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The Science Of Stress, Part Two: Spotting The Signs.

Updated: Mar 17, 2022

In part one of this blog, we looked into the science of stress in order to gain a better understanding of the physical and emotional impact on our dogs, and how it affects their well-being. We found that it is really important to be aware of any early, subtle signs of stress so that we can help avoid a decline into deeper stress and prevent any behavioural challenges from developing. If you missed part one, you can read it here:

In part two, we will explore how to observe our dogs, examining the range of body language signs and signals they use to communicate when they are feeling uncomfortable. If we fail to recognise that they are struggling, or we don’t respond and take action, they may escalate their behaviour when their needs are not met. Last but not least, we will look at how we can give our dogs the much-needed respite that is necessary in order to recover from any stressful episodes.

Observation is key!

Observing our dogs carefully is the key to learning how they might be feeling. The best starting point is to learn what our dog’s neutral, relaxed state looks like when there are no stressors present, bearing in mind that a nervous dog may well show signs of tension in his neutral state.

Body language always needs to be viewed in context, and from nose to tail, considering the whole body. Honing our body language-reading skills will enable us to recognise the early signs of stress in our dogs, allowing us to safeguard their well-being. These subtle signs include their use of “calming signals“, a term coined by Turid Rugaas, a Norwegian dog trainer and behaviourist. Calming signals are employed to avoid conflict, demonstrate that the dog is open to play, and to communicate a vast array of messages to both dogs and humans. There are at least thirty, and include those such as the lip or nose lick, yawning, blinking, turning their head to one side, or even their whole body. We will explore these in more detail later, when we discuss fearful dog behaviour. If you would like to learn more about calming signals, Turid documented them in her book, which you can find here: On Talking Terms With Dogs - Calming Signals, 2nd Edition - Dogwise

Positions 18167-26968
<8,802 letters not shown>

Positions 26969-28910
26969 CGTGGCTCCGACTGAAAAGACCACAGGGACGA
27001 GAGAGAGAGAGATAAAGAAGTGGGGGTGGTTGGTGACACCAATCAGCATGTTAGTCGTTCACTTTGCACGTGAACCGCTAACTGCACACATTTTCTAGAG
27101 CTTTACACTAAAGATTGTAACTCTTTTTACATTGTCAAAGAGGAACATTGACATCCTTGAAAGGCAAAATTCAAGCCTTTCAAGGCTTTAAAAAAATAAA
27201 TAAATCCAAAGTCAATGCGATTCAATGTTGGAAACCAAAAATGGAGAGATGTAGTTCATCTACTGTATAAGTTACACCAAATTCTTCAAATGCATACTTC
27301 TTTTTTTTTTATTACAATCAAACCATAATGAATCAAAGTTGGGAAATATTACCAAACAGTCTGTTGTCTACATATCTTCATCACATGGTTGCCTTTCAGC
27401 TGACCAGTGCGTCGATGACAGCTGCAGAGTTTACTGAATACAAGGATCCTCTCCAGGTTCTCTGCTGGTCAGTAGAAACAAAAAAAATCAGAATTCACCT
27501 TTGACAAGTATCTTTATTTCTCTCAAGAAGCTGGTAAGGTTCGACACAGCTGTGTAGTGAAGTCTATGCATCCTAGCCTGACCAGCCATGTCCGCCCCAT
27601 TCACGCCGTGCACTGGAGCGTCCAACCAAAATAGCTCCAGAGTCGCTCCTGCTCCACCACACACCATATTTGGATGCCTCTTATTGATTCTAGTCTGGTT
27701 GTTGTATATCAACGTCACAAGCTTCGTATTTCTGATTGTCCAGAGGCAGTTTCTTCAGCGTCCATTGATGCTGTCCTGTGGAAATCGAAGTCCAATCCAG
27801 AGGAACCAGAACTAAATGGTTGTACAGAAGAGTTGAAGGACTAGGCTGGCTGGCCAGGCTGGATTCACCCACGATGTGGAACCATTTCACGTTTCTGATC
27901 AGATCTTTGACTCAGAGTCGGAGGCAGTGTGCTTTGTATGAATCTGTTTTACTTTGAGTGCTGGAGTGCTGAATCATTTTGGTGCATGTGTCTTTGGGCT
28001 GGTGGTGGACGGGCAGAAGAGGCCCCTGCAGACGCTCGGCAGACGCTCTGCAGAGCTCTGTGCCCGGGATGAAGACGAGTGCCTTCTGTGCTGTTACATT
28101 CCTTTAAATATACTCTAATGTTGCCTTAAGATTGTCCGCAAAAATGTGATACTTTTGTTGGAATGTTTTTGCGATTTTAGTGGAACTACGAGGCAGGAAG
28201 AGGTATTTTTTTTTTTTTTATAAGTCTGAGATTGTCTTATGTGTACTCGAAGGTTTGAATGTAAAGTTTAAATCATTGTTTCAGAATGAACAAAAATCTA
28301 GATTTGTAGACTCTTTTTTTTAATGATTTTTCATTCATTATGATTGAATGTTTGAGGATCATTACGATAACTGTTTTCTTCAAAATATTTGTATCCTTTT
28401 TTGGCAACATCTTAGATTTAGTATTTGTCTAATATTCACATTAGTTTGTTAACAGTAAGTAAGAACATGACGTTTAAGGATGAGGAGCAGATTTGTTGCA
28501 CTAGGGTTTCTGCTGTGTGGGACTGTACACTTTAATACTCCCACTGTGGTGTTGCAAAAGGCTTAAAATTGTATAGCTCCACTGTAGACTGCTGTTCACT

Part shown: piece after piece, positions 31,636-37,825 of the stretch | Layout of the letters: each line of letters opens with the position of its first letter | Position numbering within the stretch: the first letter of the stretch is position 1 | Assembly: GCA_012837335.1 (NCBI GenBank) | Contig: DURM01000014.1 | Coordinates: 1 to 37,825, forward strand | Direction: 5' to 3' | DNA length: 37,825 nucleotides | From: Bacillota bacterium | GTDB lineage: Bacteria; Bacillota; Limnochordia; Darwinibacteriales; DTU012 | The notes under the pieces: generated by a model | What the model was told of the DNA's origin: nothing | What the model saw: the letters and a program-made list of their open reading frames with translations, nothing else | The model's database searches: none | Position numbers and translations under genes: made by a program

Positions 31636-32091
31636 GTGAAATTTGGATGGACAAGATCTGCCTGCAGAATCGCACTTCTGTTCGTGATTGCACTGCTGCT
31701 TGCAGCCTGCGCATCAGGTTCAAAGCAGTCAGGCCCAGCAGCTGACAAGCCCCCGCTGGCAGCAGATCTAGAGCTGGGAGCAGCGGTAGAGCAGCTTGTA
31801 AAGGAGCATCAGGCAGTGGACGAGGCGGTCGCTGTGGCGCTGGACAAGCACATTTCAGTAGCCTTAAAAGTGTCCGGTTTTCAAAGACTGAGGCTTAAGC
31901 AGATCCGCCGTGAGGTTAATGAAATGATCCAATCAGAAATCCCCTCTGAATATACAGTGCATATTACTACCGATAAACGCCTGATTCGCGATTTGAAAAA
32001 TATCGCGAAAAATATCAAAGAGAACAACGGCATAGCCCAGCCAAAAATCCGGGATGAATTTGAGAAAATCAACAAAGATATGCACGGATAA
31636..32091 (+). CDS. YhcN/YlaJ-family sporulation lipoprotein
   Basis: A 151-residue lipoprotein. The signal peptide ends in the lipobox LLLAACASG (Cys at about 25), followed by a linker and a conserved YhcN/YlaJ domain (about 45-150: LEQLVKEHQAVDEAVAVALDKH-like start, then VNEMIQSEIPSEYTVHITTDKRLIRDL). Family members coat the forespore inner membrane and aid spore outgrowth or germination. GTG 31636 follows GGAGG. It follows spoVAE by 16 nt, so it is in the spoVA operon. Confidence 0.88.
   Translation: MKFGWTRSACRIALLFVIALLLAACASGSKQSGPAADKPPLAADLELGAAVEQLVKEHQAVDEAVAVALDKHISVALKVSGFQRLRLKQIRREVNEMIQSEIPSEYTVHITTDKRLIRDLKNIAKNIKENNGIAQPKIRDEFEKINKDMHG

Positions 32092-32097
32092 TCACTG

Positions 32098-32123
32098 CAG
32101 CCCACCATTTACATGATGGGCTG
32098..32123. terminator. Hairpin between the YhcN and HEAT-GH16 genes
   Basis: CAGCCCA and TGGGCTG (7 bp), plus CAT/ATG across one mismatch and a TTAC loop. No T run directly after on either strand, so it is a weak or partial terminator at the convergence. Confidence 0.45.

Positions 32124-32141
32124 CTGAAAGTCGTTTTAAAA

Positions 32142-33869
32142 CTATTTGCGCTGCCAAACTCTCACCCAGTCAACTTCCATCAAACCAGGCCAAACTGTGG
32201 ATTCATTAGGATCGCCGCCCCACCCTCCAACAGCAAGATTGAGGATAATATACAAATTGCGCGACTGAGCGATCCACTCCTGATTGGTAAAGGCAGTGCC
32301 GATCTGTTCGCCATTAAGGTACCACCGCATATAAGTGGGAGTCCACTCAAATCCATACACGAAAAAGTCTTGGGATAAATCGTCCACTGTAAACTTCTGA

When we see these signs, we need to consider the context in which they are happening. If we see our dog lick his lips, he might well be anticipating a tasty treat! However, if his tongue appears during an activity such as nail clipping or bath time and he seems reluctant to cooperate, the chances are he is feeling anxious and not thinking about his stomach in the least.

Some of these calming signals also fall into the category of displacement behaviours. These might occur if your dog is feeling a bit conflicted and unsure, or feels uncomfortable with the current situation and needs to change the subject, so to speak. He might seem restless, studiously sniff the ground, stop to scratch himself, or he might shake himself off to calm himself and disperse the tension he is feeling.

Confusingly, some of the calming signals are also known as appeasement gestures, because they are used to calm and pacify a perceived threat. However, no matter how you label and categorise them, they are all stress-relieving signs and behaviours which signify that the dog is feeling stressed and is trying to calm a situation down.

Fearful Body Language

Fear can manifest in different ways, depending on the dog. How they cope is an individual process; some may bark or climb to seek height, whilst others may freeze or try to escape. Some early warning signals that our dog is feeling stressed include:

· A wide and slow lick of the lips or nose.

· Sneezing or snuffling noises when feeling conflicted.

· Yawning.

· A pinched look to the lips, with tension around the mouth and eyes.

· A closed mouth.

· Squinting or softening of the eyes.

· Whale eye (tension in the face causes the whites of the outer eyes to show).

· Furrowed brow.

· Turn away.

· Freezing.

· Play bow.

· Sitting or lying down.

· Sniffing or scratching.

· Piloerection (raised hackles).

· Panting.

· Shaking off.

· Trembling.

If nothing is done to relieve the pressure the dog is feeling, then he may escalate to more overt signs of stress and discomfort, which may include:

· Lowered head or head dip.

· Lowered tail.

· Body or tail may tuck under.

· Tense and rigid muscles.

· Paw lift (this is a fear or appeasement gesture).

· Ears may position out to the side or backwards, giving a pinned back “seal ears” look. The further back the ears are set, the more frightened they are.

· Looking away, turning the head or body away or ignoring.

· Narrowed eyes or blinking.

· Dilated pupils.

· More intense sniffing: a conflicted behaviour, avoiding the trigger and showing confusion or worry.